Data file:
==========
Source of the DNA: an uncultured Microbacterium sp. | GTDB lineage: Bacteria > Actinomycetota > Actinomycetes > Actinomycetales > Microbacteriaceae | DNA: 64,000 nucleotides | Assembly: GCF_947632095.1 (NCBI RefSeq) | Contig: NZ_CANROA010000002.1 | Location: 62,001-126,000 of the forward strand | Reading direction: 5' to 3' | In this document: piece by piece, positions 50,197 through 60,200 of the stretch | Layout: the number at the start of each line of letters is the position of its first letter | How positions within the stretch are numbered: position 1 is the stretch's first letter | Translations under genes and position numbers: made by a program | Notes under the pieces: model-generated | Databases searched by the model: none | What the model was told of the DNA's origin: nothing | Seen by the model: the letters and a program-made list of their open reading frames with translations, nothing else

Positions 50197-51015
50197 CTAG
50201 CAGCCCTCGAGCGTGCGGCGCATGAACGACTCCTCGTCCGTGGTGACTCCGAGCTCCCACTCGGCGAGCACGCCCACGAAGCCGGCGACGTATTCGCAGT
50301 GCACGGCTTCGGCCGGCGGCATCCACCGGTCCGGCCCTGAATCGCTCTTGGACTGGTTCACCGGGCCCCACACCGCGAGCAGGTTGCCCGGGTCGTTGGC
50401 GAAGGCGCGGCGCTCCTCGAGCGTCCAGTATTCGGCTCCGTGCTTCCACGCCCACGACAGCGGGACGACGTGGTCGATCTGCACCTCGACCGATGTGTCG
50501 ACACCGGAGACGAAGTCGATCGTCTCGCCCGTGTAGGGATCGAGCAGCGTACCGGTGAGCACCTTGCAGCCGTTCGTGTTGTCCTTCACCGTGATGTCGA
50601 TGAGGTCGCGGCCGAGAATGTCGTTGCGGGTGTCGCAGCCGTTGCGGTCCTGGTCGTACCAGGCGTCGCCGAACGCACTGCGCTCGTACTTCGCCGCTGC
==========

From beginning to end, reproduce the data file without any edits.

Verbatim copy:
Source of the DNA: an uncultured Microbacterium sp. | GTDB lineage: Bacteria > Actinomycetota > Actinomycetes > Actinomycetales > Microbacteriaceae | DNA: 64,000 nucleotides | Assembly: GCF_947632095.1 (NCBI RefSeq) | Contig: NZ_CANROA010000002.1 | Location: 62,001-126,000 of the forward strand | Reading direction: 5' to 3' | In this document: piece by piece, positions 50,197 through 60,200 of the stretch | Layout: the number at the start of each line of letters is the position of its first letter | How positions within the stretch are numbered: position 1 is the stretch's first letter | Translations under genes and position numbers: made by a program | Notes under the pieces: model-generated | Databases searched by the model: none | What the model was told of the DNA's origin: nothing | Seen by the model: the letters and a program-made list of their open reading frames with translations, nothing else

Positions 50197-51015
50197 CTAG
50201 CAGCCCTCGAGCGTGCGGCGCATGAACGACTCCTCGTCCGTGGTGACTCCGAGCTCCCACTCGGCGAGCACGCCCACGAAGCCGGCGACGTATTCGCAGT
50301 GCACGGCTTCGGCCGGCGGCATCCACCGGTCCGGCCCTGAATCGCTCTTGGACTGGTTCACCGGGCCCCACACCGCGAGCAGGTTGCCCGGGTCGTTGGC
50401 GAAGGCGCGGCGCTCCTCGAGCGTCCAGTATTCGGCTCCGTGCTTCCACGCCCACGACAGCGGGACGACGTGGTCGATCTGCACCTCGACCGATGTGTCG
50501 ACACCGGAGACGAAGTCGATCGTCTCGCCCGTGTAGGGATCGAGCAGCGTACCGGTGAGCACCTTGCAGCCGTTCGTGTTGTCCTTCACCGTGATGTCGA
50601 TGAGGTCGCGGCCGAGAATGTCGTTGCGGGTGTCGCAGCCGTTGCGGTCCTGGTCGTACCAGGCGTCGCCGAACGCACTGCGCTCGTACTTCGCCGCTGC